Getting Control of “Stop and Frisk” in a Free Society

New York City’s use of “stop and frisk:” stunning numbers, questionable results!

Read more from the recent editorial in the Times:

“Judge Shira Scheindlin of Federal District Court spoke up for the constitutional rights of blacks and Hispanics on Wednesday by granting class-action status to a lawsuit that accuses the New York Police Department of using race as the basis for stopping and frisking hundreds of thousands of citizens a year…

“The stop-and-frisk program dates to the 1990s, when the police department adopted a ‘zero tolerance’ approach to policing and began bearing down on minor crime as a way of preventing more serious crimes. Despite the city’s claims, there is no proof that this approach, by itself, reduced crime in New York because crime has fallen in many cities that do not follow New York’s lead.

“Over time, the program has grown to alarming proportions. There were fewer than 100,000 stops in 2002, but the police department carried out nearly 700,000 in 2011 and appears to be on track to exceed that number this year. About 85 percent of those stops involved blacks and Hispanics, who make up only about half the city’s population. Judge Scheindlin said the evidence showed that the unlawful stops resulted from ‘the department’s policy of establishing performance standards and demanding increased levels of stops and frisks.’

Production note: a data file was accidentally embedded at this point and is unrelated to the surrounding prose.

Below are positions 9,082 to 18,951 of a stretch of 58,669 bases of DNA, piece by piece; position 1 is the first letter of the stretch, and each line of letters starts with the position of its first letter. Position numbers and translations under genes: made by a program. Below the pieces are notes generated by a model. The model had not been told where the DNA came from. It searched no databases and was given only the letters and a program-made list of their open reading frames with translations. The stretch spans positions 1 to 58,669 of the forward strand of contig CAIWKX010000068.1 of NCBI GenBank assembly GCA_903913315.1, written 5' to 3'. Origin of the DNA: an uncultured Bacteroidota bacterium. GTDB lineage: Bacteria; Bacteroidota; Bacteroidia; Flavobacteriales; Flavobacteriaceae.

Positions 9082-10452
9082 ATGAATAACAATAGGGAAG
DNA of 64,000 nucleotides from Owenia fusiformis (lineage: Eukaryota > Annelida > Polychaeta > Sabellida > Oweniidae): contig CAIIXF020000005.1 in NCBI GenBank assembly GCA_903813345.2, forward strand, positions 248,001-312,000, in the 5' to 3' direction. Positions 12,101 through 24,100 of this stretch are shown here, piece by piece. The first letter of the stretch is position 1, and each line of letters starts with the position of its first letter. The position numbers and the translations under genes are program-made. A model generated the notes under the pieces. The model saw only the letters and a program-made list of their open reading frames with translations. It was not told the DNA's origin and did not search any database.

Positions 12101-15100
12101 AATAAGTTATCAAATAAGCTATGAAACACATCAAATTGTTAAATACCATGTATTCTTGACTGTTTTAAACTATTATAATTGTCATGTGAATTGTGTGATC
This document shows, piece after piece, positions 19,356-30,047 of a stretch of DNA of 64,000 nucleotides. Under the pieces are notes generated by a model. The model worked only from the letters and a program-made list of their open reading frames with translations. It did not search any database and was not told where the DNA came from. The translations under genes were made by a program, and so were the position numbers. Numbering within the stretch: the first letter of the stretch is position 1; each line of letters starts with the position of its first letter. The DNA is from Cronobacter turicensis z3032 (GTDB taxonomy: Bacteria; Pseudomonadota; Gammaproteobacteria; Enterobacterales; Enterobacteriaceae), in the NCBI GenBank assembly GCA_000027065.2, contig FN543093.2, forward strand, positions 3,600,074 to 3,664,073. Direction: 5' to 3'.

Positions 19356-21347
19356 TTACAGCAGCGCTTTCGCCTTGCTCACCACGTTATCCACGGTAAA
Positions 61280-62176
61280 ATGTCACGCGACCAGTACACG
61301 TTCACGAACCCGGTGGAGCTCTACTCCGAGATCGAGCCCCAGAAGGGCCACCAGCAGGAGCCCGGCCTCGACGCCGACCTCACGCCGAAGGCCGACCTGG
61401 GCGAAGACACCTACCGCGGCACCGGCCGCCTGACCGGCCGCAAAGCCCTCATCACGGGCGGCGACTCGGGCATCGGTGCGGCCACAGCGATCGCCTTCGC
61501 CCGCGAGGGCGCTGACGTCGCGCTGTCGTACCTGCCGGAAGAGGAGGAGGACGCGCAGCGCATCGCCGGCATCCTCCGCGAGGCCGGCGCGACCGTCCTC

“She noted that police officers had conducted tens of thousands of clearly unlawful stops in every precinct of the city, and that in nearly 36 percent of stops in 2009, officers had failed to list an acceptable ‘suspected crime.’ The police are required to have a reasonable suspicion to make a stop. Only 5.37 percent of all stops between 2004 and 2009, the period of data considered by the court, resulted in arrests, an indication that a vast majority of people stopped did nothing wrong. Judge Scheindlin rebuked the city for a ‘deeply troubling apathy toward New Yorkers’ most fundamental constitutional rights.’ The message of this devastating ruling is clear: The city must reform its abusive stop-and-frisk policy. ”

[Editorial, New York Times, May 16, 2012]

The real question here is what this practice has done to undermine respect for and cooperation with city police among blacks and Hispanics. There will be a long-term negative effect of this which will, ultimately, make police work more difficult and more dangerous.

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